Obviously, making your own inductive elements isn’t practical even in fanciful and contrived situations, but that doesn’t make the doing of it any less cool. The story begins with a walk in the Arizona desert many years ago, where [AC7ZL], aka [H.P. Friedrichs], spied bands of dark sand shooting through the underlying lighter sediments. These bands turned out to be magnetite, one of many iron-bearing minerals found in the area. Using a powerful magnet from an old hard drive and a plastic food container, he was able to harvest magnetite sand in abundance and refine it with multiple washing steps.
After experimentally determining the material’s permeability — about 2.3 H/m — [AC7ZL] proceeded with some practical applications. He was able to make a bar antenna for an AM radio by packing the sand into a PVC pipe and rewinding the coils around it. More permanent cores were made by mixing the sand with polyester resin and casting it into bars. Toroids were machined from fat bars of the composite on a lathe, much to the detriment of the cutting tools used.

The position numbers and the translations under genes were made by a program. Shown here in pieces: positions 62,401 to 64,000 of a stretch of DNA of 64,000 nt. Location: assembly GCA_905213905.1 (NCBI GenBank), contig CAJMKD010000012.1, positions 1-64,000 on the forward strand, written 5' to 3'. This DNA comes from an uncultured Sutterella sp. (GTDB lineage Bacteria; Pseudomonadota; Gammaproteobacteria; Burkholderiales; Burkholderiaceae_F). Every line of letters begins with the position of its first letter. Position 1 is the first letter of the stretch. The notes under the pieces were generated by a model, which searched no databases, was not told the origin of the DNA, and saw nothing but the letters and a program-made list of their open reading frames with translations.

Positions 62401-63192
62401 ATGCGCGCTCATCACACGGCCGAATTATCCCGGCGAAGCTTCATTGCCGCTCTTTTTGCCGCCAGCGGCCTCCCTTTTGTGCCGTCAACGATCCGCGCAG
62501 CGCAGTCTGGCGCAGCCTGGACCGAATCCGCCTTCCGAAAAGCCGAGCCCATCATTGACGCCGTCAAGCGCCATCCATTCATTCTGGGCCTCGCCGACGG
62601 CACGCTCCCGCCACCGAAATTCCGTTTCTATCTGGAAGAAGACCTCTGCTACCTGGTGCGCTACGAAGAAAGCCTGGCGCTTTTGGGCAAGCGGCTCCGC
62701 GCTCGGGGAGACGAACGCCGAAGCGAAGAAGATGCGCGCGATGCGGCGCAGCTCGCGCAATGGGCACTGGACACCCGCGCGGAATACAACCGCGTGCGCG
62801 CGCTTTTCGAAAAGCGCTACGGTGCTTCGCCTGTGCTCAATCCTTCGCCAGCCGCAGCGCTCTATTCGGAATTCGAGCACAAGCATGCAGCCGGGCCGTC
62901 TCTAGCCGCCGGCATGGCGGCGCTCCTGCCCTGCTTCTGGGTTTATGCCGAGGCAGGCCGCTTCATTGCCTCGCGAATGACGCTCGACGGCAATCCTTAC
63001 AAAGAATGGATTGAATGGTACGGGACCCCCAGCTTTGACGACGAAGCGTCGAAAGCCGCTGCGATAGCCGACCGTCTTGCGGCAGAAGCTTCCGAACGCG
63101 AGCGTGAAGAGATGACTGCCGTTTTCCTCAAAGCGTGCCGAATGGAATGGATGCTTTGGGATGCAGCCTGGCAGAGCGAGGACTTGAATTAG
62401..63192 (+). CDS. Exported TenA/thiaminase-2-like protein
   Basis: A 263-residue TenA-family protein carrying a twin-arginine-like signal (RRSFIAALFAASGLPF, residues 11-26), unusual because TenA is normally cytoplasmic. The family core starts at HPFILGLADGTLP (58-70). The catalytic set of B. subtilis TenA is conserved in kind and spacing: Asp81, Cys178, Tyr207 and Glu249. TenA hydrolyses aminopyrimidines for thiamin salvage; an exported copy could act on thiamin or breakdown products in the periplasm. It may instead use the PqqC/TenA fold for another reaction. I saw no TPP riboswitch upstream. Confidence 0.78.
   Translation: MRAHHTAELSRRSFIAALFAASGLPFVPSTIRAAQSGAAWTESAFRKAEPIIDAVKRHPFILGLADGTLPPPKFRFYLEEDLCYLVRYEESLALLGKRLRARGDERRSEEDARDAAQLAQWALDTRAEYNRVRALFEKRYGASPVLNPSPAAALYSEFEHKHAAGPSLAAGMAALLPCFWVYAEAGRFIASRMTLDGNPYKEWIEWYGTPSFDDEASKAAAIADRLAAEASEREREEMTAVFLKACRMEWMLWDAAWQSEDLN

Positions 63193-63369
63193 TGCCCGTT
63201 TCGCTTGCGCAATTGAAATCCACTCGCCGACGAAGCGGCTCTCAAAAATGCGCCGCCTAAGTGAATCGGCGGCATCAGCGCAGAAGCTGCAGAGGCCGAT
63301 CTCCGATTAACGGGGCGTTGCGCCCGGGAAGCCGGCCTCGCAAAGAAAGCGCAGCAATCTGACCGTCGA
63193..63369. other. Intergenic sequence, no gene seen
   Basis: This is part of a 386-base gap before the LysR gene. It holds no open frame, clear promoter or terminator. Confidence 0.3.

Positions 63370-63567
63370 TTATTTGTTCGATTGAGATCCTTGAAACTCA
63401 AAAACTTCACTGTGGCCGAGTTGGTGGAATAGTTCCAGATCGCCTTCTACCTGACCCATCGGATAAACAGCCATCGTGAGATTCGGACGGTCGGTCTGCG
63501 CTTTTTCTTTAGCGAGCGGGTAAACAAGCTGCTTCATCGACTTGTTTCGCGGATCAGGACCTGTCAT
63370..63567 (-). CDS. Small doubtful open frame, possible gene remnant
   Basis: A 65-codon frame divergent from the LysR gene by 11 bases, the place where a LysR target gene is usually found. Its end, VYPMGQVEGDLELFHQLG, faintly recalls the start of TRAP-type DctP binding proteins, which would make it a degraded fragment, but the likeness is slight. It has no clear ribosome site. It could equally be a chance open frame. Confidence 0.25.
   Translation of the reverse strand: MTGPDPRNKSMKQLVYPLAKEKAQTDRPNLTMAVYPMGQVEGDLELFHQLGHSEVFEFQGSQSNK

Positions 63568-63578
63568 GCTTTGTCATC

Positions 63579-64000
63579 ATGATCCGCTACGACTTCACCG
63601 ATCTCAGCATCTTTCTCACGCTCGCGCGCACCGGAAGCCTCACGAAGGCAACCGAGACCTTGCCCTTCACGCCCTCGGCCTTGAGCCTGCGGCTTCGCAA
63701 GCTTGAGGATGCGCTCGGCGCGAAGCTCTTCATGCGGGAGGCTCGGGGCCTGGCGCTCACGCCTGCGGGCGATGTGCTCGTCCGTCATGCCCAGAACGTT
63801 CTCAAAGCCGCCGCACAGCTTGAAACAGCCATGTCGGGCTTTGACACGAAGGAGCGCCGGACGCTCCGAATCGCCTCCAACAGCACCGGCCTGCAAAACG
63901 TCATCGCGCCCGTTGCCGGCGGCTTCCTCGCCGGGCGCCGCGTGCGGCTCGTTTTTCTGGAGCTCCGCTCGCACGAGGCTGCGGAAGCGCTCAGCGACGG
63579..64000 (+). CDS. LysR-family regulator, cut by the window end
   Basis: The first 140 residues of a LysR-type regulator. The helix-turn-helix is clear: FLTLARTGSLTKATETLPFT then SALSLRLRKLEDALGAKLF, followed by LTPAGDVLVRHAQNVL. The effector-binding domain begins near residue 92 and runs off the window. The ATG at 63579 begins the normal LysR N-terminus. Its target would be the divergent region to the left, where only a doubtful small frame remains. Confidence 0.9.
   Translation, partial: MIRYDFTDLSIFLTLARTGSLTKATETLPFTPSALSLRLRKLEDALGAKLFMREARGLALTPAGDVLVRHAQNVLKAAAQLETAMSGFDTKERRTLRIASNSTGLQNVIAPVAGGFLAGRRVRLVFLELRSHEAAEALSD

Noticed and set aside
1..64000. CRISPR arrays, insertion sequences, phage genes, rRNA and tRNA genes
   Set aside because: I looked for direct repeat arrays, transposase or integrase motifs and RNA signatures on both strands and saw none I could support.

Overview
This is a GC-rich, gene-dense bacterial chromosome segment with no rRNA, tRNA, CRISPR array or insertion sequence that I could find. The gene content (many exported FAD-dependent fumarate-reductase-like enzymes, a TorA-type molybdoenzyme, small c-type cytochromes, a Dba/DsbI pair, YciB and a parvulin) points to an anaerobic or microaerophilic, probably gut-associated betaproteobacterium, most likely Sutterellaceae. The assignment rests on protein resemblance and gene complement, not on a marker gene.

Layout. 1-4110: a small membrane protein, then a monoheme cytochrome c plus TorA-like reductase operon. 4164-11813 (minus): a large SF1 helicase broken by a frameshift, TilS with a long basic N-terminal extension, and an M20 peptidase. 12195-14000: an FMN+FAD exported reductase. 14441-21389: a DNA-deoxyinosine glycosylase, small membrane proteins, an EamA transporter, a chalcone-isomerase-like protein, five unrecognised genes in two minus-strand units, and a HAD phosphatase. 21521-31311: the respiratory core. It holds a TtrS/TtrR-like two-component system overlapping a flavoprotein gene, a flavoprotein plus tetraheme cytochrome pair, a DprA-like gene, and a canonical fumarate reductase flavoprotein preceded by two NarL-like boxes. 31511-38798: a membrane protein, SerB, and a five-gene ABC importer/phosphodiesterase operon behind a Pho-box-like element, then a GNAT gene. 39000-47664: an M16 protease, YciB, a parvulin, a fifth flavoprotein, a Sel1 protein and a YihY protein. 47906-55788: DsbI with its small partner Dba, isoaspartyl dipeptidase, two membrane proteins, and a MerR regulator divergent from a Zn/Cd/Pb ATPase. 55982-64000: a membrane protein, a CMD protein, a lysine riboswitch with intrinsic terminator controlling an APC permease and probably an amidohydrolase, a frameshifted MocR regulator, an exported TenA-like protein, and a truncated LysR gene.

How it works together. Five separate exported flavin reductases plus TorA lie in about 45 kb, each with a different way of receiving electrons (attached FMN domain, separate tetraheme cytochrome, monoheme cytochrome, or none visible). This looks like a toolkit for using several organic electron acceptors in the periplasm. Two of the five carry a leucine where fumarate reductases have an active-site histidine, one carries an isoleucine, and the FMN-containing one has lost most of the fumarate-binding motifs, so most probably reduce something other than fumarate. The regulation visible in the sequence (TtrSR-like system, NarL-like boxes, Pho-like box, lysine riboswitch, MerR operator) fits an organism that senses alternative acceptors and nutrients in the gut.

The full-length PDF account of [AC7ZL]’s experiments makes for fascinating reading — the inductive elements he was able to create all performed great in everything from a Joule Thief to a Hartley oscillator up to 27 MHz. We love these kinds of stories, which remind us of some of the work being done by [Simplifier] and others.
For those who might not have run into one before, a magnetic vise is used when you want to quickly anchor something to a metal surface at an arbitrary position. They’re often used to hold the workpiece down when machining, and can be a real time saver if a lot of repositioning is involved.
[Workshop From Scratch] recently wanted to put together one of these handy pieces of gear, and as we’ve come to expect from his channel, the finished product is an absolute beast. Starting with little more than scraps of metal, the video after the break takes the viewer on a fascinating journey that ends with some demonstrations of the vise in action.
Conceptually, this build is relatively simple. Start with a vise, put a hollow base on it, and fit it with powerful electromagnets that will anchor it down once you flip the switch. Technically you could just build a magnetic base and bolt a commercially available vise onto it, but that’s not how [Workshop From Scratch] does things.